Hi. I’m David Figatner and I’m the developer, designer, tester, and (mostly pathetic) marketer for the games and apps listed on this site.
I spent 15 years as a lawyer (aka evil suit) where I pushed paper and helped large corporations overcome problems and make deals. I was relatively successful, but in 2014 my wife convinced me to give up the glamorous and lucrative corporate life and move to Taipei, Taiwan. There I set up a small shop (conveniently located at my local Starbucks) where I make games and apps.
I write code because I love writing code. I’m a huge Swords and Fantasy guy and I find programming the closest thing we have to magic in this world. You write cryptic codes and stuff happens. I’m sure there are many a wizard who wish they had access to this magic instead of the standard fireballs (although those would be fun too).
I taught myself programming at a young age. Growing up in the 1980s in southern Brooklyn, I had limited resources to learn. Luckily, my parents bought me a Color Computer 2 from Radio Shack. I connected it to the family television and typed code on a green screen with my favorite companion, a funky flashing rainbow cursor.
The CoCo 2 came with Basic preinstalled, and I spent countless hours entering programs from Rainbow Magazine where I learned to debug code (since I made many typos) and some really bad programmming habits. I didn’t have a tape drive (or the new-fangled disk drive) until much later, so I had to keep the computer on or lose all my hard work.
Most of my friends had Commodore 64‘s, which had much better games. But programming those was more difficult, and I’m glad I wet my feet with the CoCo 2 and then the CoCo 3 before graduating to a real PC and of the 386 variety, and to Pascal, my first “real” programming language.
I vowed not to pursue computers in college because I didn’t want to be one of those kids who sat around all day staring at their computer (my younger me would laugh at what I do today). Instead I entered college and tried lots of different courses. I ended up as a philosophy major, and after taking an introductory computer science class, and realizing how much of an advantage I had from my hours spent in my parents’ basement hammering out code, I double majored in computer science. But still, I was not going to be a programmer. That was for suckers.
I graduated during the dot-com boom and decided not to get a job at one of those never-going-to-be-successful startups. Instead I bummed around and eventually got a job at an accounting firm writing code while I applied for law school. I followed the wise philosophy: when in doubt, go to law school. I was in doubt and denial, and I saw law school as a way to avoid working for a few more years.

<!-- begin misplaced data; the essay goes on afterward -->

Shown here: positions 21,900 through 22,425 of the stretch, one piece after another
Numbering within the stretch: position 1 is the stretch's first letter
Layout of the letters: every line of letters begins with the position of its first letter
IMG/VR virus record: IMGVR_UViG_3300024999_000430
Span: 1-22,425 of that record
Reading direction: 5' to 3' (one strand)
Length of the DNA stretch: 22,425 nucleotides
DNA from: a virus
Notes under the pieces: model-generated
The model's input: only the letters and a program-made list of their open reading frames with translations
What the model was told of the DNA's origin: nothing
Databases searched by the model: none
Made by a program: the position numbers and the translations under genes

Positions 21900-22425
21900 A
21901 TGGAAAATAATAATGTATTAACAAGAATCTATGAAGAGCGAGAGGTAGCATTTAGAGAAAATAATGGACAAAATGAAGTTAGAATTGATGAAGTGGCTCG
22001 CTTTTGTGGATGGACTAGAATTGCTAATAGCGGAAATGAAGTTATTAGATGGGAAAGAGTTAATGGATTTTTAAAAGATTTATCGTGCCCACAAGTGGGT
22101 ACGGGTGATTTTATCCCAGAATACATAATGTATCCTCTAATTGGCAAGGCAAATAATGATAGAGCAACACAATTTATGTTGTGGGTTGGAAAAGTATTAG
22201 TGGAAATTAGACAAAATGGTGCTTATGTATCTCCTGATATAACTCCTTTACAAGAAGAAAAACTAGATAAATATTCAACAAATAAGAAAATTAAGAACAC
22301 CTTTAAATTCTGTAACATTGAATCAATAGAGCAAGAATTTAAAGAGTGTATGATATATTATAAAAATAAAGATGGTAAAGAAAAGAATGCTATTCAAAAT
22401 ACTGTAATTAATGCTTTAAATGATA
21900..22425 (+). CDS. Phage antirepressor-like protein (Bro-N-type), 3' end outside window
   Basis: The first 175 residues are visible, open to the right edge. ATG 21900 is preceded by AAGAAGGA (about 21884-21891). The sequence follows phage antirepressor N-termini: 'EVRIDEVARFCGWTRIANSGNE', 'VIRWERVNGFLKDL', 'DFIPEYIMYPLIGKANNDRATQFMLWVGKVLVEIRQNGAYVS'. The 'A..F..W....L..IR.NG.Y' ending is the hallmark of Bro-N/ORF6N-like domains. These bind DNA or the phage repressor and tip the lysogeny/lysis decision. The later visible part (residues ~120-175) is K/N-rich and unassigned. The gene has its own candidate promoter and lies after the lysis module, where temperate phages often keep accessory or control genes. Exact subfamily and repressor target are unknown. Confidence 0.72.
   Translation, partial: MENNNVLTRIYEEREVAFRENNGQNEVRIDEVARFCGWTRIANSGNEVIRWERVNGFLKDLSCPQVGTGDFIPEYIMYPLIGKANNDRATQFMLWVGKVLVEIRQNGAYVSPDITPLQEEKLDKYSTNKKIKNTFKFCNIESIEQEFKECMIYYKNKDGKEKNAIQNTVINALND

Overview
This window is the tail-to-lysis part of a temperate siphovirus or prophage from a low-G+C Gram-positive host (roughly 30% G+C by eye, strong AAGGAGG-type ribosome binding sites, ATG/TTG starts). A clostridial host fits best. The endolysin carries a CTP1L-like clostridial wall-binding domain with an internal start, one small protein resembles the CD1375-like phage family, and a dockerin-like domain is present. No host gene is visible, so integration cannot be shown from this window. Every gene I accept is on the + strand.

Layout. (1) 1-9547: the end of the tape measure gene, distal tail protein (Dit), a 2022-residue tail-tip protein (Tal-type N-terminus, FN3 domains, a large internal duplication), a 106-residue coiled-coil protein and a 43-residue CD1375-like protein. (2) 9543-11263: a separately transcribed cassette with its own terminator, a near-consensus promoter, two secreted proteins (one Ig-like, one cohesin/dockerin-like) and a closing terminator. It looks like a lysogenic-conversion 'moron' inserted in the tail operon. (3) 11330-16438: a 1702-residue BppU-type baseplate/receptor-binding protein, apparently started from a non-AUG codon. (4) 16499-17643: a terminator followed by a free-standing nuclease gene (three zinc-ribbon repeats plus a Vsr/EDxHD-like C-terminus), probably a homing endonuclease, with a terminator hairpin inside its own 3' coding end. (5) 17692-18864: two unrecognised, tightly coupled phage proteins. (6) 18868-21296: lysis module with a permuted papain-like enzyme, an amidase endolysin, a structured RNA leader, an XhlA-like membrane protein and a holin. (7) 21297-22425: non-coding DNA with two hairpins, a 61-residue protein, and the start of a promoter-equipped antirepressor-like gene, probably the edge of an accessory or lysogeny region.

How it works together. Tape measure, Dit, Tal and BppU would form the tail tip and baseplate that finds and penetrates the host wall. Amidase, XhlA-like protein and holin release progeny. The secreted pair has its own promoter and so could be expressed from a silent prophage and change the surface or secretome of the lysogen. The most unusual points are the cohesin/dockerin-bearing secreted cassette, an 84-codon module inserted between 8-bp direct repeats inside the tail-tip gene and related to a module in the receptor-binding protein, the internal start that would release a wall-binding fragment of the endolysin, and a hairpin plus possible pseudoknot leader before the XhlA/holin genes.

I did well in law school discovering that the logical mind required for programming mixed with the writing skills of a philosophy major is an ideal formula for churning out legal briefs, arguments, and particularly law school exam essays. Like in college, I took a few computer science classes during law school (because what else was I supposed to do), and ended up with a Masters in Computer Engineering to go along with my Juris Doctorate degree. You know, because I was definitely not going to be a programmer or anything.
After graduating I went to work at a white-shoe law firm in NYC. I decided on that firm because of the amazing view from the 52nd floor of the Metlife building. From there I moved to Houston, Texas for another lawyer job (where I met my beautiful wife), before ending up at Microsoft Corporation as one of their many lawyers. I worked my way up the ranks and ended up with my dream legal job: head lawyer for Microsoft Game Studios. AKA, the people that make Halo and Gears of War and Kinect Sports (that was a very successful thing back then). While I loved the brilliant people and helping them make games, what I realized was that I didn’t love it as much as actually making games. Coding. Creating. Making magic appear on the screen.
It was when my wife discussed moving to Taiwan that I realized what it was I had been missing. I wanted to spend more time writing apps and this was my opportunity. It has been a wonderful few years doing this, and I created this space for me to share my passions and projects.
Hopefully you enjoyed my games or seen my apps or websites, or even used one of my many open source libraries. Whatever the connection, I would love to hear from you! Please drop me mail at firstname.lastname@example.org.